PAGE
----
We're in our element as butchers and cooks when it comes to taking cheap cuts and elevating them into something delicious. After all, a cheap secondary cut of meat from a quality beast is already miles ahead of what we used to buy from the supermarkets.
We like to take the same approach with the wine we use to cook, while you're never going to open something from the cellar downstairs to make a pie - we use a wine we're happy to drink the rest of the bottle from. Leaving a bottle just for cooking will quickly turn it into sour vinegar, so finish that bad boy off ASAP.
This recipe is nice and easy, don't be daunted by the steps - by using store bought pastry it's simple a case of making the filling and sandwiching it (delicately) between two layers of pastry. We use puff for the lid because it's delicate and flakey, while short crust pastry is sturdier and works better as a base.
When working with pastry, make sure you take it out of the freezer right before you cut the shapes out. This recipe makes enough for 4 small 100g pies, or one larger 400g monster.
Bodacious Skirt & Shiraz Pie
In a mixing bowl, add flour, diced meat, and a pinch of salt. Toss until meat is fully coated.
In a large pot on medium-high heat add your butter. Once butter has melted, begin adding your diced meat. Work in batches, cooking for about 1 minute per side or until browned all over – remove the meat to a separate bowl and repeat until all meat has been browned and set aside.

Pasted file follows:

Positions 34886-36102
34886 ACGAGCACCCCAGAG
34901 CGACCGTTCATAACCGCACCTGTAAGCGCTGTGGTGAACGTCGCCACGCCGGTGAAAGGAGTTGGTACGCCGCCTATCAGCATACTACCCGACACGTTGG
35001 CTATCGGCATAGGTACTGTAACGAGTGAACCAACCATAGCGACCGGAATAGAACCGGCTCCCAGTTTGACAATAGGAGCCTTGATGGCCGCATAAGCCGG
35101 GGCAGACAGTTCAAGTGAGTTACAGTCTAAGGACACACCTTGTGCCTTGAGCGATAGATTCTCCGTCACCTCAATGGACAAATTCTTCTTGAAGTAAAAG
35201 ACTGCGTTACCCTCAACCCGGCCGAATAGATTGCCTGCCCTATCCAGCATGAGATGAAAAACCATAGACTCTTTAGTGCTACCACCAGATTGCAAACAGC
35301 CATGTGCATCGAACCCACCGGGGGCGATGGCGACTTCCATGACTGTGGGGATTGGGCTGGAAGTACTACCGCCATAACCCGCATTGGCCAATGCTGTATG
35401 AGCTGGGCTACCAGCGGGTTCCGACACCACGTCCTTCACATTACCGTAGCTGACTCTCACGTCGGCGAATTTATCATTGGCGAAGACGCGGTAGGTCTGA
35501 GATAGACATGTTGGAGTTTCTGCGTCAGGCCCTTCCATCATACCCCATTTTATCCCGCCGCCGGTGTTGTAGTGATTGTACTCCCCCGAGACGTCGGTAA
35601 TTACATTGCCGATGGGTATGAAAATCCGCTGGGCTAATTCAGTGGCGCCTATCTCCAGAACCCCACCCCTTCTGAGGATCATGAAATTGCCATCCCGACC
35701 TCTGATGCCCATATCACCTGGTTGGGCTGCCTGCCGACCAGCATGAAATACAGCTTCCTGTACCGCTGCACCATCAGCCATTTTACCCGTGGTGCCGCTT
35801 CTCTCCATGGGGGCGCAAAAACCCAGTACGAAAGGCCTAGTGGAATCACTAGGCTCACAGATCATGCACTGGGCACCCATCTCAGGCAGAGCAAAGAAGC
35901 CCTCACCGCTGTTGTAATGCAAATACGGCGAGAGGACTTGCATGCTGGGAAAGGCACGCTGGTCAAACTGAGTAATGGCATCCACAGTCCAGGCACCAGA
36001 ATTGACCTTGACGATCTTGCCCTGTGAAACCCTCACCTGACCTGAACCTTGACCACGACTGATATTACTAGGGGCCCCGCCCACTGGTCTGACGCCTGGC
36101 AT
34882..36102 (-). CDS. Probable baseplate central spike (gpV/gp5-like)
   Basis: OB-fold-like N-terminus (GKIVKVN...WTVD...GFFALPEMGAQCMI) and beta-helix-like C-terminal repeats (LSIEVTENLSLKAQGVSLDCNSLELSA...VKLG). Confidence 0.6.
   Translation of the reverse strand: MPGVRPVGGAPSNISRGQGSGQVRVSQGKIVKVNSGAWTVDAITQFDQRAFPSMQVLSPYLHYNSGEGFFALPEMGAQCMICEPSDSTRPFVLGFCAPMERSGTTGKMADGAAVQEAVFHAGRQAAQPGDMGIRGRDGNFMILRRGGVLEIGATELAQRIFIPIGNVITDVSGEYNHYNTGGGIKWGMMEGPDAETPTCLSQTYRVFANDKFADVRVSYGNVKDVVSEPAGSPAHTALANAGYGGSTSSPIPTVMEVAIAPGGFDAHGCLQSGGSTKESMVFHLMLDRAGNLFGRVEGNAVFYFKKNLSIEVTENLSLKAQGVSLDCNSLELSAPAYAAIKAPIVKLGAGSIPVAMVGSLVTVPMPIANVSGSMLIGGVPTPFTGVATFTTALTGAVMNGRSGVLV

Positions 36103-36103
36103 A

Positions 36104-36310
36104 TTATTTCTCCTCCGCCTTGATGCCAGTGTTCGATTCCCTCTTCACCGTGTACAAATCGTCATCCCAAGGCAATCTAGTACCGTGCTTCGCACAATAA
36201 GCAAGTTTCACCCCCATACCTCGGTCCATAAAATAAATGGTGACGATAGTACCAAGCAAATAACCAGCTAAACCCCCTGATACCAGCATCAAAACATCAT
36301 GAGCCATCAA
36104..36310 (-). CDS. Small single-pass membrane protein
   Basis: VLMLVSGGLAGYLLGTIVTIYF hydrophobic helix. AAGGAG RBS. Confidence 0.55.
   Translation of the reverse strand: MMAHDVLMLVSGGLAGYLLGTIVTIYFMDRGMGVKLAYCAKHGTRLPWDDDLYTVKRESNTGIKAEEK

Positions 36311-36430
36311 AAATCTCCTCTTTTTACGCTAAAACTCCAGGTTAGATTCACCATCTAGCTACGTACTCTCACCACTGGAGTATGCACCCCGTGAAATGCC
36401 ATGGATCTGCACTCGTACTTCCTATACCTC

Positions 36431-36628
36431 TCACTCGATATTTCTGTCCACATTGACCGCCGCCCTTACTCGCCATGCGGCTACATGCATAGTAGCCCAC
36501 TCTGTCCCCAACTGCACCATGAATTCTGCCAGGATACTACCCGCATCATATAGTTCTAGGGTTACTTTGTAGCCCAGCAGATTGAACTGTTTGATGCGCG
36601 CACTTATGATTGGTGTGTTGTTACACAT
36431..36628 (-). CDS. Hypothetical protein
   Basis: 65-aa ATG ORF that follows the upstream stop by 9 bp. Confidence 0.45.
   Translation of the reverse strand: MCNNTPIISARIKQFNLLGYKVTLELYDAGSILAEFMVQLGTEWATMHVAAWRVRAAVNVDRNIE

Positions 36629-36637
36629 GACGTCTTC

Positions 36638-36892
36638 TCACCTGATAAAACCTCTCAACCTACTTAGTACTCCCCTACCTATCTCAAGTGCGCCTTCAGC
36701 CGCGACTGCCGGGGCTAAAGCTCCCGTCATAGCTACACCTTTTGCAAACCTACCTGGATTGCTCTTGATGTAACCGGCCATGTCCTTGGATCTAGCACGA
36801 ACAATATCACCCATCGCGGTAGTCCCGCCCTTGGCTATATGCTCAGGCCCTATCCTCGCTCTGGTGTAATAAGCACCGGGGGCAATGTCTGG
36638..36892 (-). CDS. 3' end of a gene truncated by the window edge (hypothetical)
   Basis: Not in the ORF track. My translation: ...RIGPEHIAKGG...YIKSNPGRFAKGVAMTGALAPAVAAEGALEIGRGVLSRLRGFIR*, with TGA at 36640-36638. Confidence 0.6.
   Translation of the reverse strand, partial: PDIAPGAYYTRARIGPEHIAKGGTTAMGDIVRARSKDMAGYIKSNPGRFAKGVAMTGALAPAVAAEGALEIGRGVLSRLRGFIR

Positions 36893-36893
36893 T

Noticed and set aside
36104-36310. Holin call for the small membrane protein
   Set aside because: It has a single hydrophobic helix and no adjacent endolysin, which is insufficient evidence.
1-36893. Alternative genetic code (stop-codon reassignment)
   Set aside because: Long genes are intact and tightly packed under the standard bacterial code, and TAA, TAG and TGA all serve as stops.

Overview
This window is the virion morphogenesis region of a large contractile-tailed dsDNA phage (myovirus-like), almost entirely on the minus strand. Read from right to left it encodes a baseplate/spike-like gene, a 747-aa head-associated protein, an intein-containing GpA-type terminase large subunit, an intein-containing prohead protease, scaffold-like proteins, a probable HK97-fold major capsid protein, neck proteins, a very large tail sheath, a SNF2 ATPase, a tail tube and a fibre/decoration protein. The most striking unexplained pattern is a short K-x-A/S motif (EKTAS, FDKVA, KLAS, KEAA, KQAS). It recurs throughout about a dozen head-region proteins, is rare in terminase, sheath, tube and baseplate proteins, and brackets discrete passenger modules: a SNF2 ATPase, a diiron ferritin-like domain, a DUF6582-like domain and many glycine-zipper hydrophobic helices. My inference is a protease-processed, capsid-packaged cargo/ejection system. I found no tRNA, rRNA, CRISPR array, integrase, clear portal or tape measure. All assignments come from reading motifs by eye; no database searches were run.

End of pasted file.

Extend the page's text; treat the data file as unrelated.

In the same large pot, lower to medium heat and add onions and garlic – stirring until tender and translucent. Add cracked pepper and sugar and cook until sugar just begins to colour (no one likes burned sugar). Add red wine and reduce the mixture by half. Reintroduce meat to pot, add stock and reduce heat to low. Simmer for an hour or until meat is tender.
NOTE: Because the meat has been floured, it will catch and burn if you don’t stir the mixture during its cook. Stir every 10 – 15 minutes on average. Ensure there is always enough liquid in the pot so that the filling doesn’t start to burn, top up with stock or water. Season to taste.
Remove from heat and let cool before continuing.
In a pie tin, or a ramekin if you don’t have a pie tin. Grease and lightly flour the tin, shake off excess. Using your vessel as a template, cut the Short Crust pastry approx. 1.5x the diameter and lightly press the vessel into the mould to cut.
Next, using your puff pastry – repeat this step, but only cut the pastry about 5mm larger than template.
Lay the shortcrust pastry into the pie mould or ramekin, slightly pressing the pastry to fill all edges neatly. Using a fork, place one or two impressions into the base to reduce shrinkage of the pastry. Rest the pastry for 5 minutes before continuing to the next step.
Evenly distribute your pie mixture into the base, making sure you leave a flat surface at the top of the mixture so that the mixture doesn’t overflow. Brush the edges with your whisked egg to help the base and lid stick together.
Lay the puff pastry on top of the pie base and fuse the two together by crimping, using a fork or telekinesis. Brush the pastry with the whisked egg until very lightly covered. Sprinkle with sesame seeds if using.
Using a pair of scissors, cut the centre of the pie lid on an angle to create a breathing hole.
Bake pies for 30 minutes or until browned. Stand for 5 minutes before serving.